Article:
Posts Tagged terrorist attacks

The Acute Jihadist Threat in Europe

The Acute Jihadist Threat in Europe is republished with permission of Stratfor.”

By Scott Stewart, Vice President of Analysis, and Sidney Brown

On March 26, the Belgian federal police’s counterterrorism force, or Special Units, conducted a felony car stop on Hakim Benladghem, a 39-year-old French citizen of Algerian extraction. When Benladghem reacted aggressively, he was shot and killed by the police attempting to arrest him. The Special Units chose to take Benladghem down in a car stop rather than arrest him at his home because it had intelligence indicating that he was heavily armed. The authorities also knew from their French counterparts that Benladghem had been trained as a paratrooper in the French Foreign Legion.

Additional intelligence showed that Benladghem had traveled extensively and that, through his travels and email and cellphone communications, he appeared to be connected to the international jihadist movement. Rather than risk a confrontation at Benladghem’s apartment, where he had access to an arsenal of weapons as well as a ballistic vest and helmet, the police decided to arrest him while he was away from home and more vulnerable. The Belgian authorities did not want to risk a prolonged, bloody siege like the one that occurred in April 2012 in Toulouse, France, when French police attempted to arrest shooter Mohammed Merah. Read the rest of this entry »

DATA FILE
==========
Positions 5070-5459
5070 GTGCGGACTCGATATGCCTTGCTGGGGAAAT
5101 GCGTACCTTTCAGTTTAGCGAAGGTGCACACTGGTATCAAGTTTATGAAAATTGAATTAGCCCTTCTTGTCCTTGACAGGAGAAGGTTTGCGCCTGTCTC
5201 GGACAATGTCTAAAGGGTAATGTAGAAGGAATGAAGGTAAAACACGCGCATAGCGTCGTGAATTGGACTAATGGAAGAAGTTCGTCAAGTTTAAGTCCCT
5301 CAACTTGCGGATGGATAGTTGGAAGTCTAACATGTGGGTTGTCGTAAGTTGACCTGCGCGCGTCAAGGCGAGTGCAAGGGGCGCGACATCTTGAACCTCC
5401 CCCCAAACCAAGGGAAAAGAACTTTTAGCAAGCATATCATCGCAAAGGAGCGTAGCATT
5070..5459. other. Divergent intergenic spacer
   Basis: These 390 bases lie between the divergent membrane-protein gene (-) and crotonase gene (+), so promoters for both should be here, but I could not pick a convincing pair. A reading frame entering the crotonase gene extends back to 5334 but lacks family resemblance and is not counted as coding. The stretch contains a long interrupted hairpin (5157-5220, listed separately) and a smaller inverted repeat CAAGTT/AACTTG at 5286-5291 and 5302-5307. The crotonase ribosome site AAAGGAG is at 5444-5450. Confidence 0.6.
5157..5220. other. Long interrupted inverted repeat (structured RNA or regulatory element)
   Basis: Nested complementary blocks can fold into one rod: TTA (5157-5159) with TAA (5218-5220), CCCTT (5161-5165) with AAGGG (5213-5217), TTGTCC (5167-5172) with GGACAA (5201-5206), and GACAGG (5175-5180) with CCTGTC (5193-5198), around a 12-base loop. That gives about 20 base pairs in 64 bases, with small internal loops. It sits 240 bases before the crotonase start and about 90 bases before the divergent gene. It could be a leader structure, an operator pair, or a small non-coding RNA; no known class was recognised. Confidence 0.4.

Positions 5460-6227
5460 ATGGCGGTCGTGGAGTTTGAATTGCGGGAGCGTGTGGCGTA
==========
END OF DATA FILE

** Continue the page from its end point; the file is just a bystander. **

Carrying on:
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A Soldier’s Perspective: USS Cole Victims Spat Upon

“In 2000, I made a conscious decision to change my field of specialty within the Army. The catalyst for that decision was the murder of 17 Sailors on the USS Cole in the Port of Aden. In 1998, hundreds of people were killed in the embassy bombings in Kenya and Tanzania.

Two years prior to that, 19 more servicemembers were killed by Islamic terrorists. When the USS Cole was bombed, I made a conscious decision to stay in the military (I was contemplating getting out) and change my specialty to be in a position where I could make a difference in stopping these attacks. While I was in school, 9/11 happened, confirming I had made a good decision.

The hardest part of this job is the politics that goes into fighting terrorism, especially these days. The country seems to have lost focus and forgotten about all the events leading up to 9/11.

We seem to have forgotten all the events SINCE 9/11 as well: the Bali nightclub attack that killed over 200, the Beslan school hostage crisis that killed nearly 400, 53 killed in London subway attacks, over 200 killed in Mumbai train bombings, the “shoe bomber”, the Fort Hood massacre, the Arkansas recruiter shooting…I could go on and on and on about Islamic terrorism. And yet, our country just doesn’t get it. We continue to play politically correct and pretend that either we aren’t at war with Islam or Islam isn’t at war with us!